The beacon atop the War Memorial Tower at the summit of Mount Greylock can be seen for 70 miles. The tower is closed for repairs after state officials
The beacon atop the War Memorial Tower at the summit of Mount Greylock can be seen for 70 miles. The tower is closed for repairs after state officials found extensive weather damage to the structure. (Scott Stafford / Berkshire Eagle Staff)

ADAMS

Weather-related damage to the War Memorial Tower at the summit of Mount Greylock has forced state officials to block access to the stairway and the beacon chamber at the top of the tower: Both have been determined to be unsafe and are closed until further notice.

State officials have contracted with DHK Architects to evaluate the tower and determine the best course of action to repair and seal it against the harsh mountaintop elements. The summit of Mount Greylock is 3,491 feet above sea level and the tower -- overlooking five states on a clear day -- rises 93 feet above that. From the top of the tower, visitors have a 360-degree view up to 90 miles away.

According to Becky Barnes, team leader for the Massachusetts Department of Conservation and Recreation's (DCR) Greylock complex, although the tower's lobby area remains open, access to the stairs and tower will likely remain closed at least through the summer of 2014.

The exact nature of the project, its cost, time frame and source of funding will not be determined until the engineering study of the structure can be completed.

"Early this spring when we were getting ready to open the roads and the tower, we determined that the tower was unsafe," Barnes said. "There were chunks coming down off the walls, and electrical fixtures that were ready to fall. It just wasn't safe to open under those conditions.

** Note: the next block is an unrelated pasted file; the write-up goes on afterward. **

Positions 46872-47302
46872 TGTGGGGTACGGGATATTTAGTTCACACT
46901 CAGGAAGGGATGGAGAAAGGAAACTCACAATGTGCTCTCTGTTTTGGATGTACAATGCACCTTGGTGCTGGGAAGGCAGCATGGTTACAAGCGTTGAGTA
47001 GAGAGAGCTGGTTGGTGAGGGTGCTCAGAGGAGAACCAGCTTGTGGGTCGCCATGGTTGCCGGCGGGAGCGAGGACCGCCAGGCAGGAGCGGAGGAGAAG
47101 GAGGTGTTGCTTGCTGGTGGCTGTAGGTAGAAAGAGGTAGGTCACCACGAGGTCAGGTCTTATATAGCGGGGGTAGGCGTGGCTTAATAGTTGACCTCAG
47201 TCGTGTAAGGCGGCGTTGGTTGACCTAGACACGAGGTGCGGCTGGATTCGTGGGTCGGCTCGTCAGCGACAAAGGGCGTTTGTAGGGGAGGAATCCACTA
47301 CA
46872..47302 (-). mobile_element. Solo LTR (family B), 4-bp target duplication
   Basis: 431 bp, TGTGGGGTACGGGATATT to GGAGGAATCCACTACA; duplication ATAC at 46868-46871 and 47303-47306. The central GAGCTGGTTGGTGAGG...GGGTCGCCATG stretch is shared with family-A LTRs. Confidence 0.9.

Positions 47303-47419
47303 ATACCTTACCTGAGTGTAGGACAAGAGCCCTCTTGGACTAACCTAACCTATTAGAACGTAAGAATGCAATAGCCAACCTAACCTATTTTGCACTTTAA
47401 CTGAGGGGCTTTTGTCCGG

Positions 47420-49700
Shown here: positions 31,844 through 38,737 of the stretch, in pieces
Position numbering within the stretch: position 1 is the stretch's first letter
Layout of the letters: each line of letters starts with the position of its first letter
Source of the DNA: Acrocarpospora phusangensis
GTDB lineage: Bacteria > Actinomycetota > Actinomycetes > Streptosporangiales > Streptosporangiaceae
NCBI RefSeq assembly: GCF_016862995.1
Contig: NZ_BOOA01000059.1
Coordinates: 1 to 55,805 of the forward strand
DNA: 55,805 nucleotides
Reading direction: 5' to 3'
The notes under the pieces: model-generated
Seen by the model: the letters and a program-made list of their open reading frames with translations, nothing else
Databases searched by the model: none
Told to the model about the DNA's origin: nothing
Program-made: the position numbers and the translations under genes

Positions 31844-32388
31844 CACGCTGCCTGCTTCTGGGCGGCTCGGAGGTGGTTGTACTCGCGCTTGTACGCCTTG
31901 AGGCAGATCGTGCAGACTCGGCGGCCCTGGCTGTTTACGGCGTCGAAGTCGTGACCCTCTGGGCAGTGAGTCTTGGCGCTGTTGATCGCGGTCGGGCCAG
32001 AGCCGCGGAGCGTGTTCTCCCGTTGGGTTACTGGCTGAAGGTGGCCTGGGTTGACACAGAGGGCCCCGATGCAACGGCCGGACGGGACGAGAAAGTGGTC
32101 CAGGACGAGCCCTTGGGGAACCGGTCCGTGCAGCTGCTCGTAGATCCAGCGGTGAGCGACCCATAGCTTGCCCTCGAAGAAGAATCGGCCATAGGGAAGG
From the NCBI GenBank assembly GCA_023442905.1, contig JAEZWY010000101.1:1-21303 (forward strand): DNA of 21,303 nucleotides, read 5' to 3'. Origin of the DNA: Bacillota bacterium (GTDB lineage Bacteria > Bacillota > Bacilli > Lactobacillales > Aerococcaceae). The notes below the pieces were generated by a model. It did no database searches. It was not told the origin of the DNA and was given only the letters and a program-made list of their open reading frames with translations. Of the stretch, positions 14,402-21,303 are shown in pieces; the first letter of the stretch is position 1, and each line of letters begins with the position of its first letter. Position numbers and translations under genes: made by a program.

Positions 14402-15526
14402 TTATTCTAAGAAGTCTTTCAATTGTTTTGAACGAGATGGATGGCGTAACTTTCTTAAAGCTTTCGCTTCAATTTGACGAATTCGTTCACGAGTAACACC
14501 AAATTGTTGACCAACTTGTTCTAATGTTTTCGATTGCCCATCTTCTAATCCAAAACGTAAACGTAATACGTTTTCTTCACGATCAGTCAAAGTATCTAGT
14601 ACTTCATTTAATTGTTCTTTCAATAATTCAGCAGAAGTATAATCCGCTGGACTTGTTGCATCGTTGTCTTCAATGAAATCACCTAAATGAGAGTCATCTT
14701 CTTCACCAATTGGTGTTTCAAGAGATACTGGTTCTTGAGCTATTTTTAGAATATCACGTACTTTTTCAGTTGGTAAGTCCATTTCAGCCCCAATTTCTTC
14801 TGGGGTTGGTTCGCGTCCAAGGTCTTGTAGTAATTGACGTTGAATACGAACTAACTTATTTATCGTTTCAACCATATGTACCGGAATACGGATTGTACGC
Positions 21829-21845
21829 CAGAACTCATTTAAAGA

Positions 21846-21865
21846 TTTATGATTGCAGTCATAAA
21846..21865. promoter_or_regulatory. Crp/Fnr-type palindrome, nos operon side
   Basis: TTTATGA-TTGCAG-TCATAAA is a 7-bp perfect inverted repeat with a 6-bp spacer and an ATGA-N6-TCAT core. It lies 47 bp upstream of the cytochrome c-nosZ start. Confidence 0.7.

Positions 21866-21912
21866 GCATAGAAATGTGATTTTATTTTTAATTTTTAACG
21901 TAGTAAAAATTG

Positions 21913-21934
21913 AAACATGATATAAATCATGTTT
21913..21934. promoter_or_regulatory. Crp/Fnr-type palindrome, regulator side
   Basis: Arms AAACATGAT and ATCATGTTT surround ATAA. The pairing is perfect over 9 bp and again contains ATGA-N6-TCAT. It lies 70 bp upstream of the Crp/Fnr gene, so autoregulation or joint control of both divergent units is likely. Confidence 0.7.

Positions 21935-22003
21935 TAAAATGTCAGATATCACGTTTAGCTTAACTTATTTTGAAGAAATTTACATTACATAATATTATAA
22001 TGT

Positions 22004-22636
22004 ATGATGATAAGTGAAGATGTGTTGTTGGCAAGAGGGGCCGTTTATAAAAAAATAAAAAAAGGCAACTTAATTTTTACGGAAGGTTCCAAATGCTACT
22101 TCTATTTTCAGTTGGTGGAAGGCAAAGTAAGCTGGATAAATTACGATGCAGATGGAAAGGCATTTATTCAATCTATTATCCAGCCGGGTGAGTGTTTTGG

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The problem is a constant plague of moisture from leaks caused by endless freezing, thawing and condensation that comes with extreme weather and temperature changes.

Barnes noted that every winter, the south side of the tower is completely coated by ice, or hard rime frost, and that kind of natural freezing and thawing cycle is hard to protect against.

Throughout the history of the tower, the elements have posed a challenge with moisture creeping into the cracks in the granite stonework and freezing, causing the smaller cracks to grow.

According to Bill Hickey, spokesman for the DCR, since the tower was completed in 1932, there have been three major renovations to it.

In 1973, the state disassembled and totally reconstructed it. There were also drainage and ventilation improvement projects completed in both 1987 and 1997.

"That tower sits at the highest point in Massachusetts and endures extreme weather conditions year round," Hickey said. "It really takes a beating."

The War Memorial Tower was built with granite blocks in 1931-32 for about $200,000. It was designed by Boston-based architects Maginnis & Walsh, and built by contractors J.G. Roy & Son of Springfield.

The dedication of the tower in 1933 was performed by then-Gov. Joseph P. Ely with about 1,500 people in attendance, and was broadcast nationally on the NBC radio network.

The beacon itself, originally meant to perpetually shine in memory of men and women lost in World War I (and since then all other U.S. military personnel losses), is now powered by three 1,500-watt bulbs and can be seen up to 70 miles away.

According to Barnes, the beacon is extinguished three to four times a year to facilitate safe travel of migratory birds in the spring and fall and a couple of "star parties" every summer during which astronomers study the stars from the summit.

Since most of the tower has been closed, visitors have expressed some disappointment, but still say they enjoy visit because of the summit's other charms.

"People are very disappointed, especially some of the kids," Barnes said. "A lot of them come up here excited to climb the tower, and for some of them, it is a once-in-a-lifetime opportunity."

But the risk of injury is too great to allow access, Barnes noted.

"It will stay closed until it is fixed," she said. "And it will probably take at least a full season to repair."

The role the tower plays to the reservation is significant, Barnes said.

"It's a really important feature for the mountain and for Massachusetts," she said.

To reach Scott Stafford:
sstafford@berkshireeagle.com,
or (413) 496-6241.
On Twitter: @BE_SStafford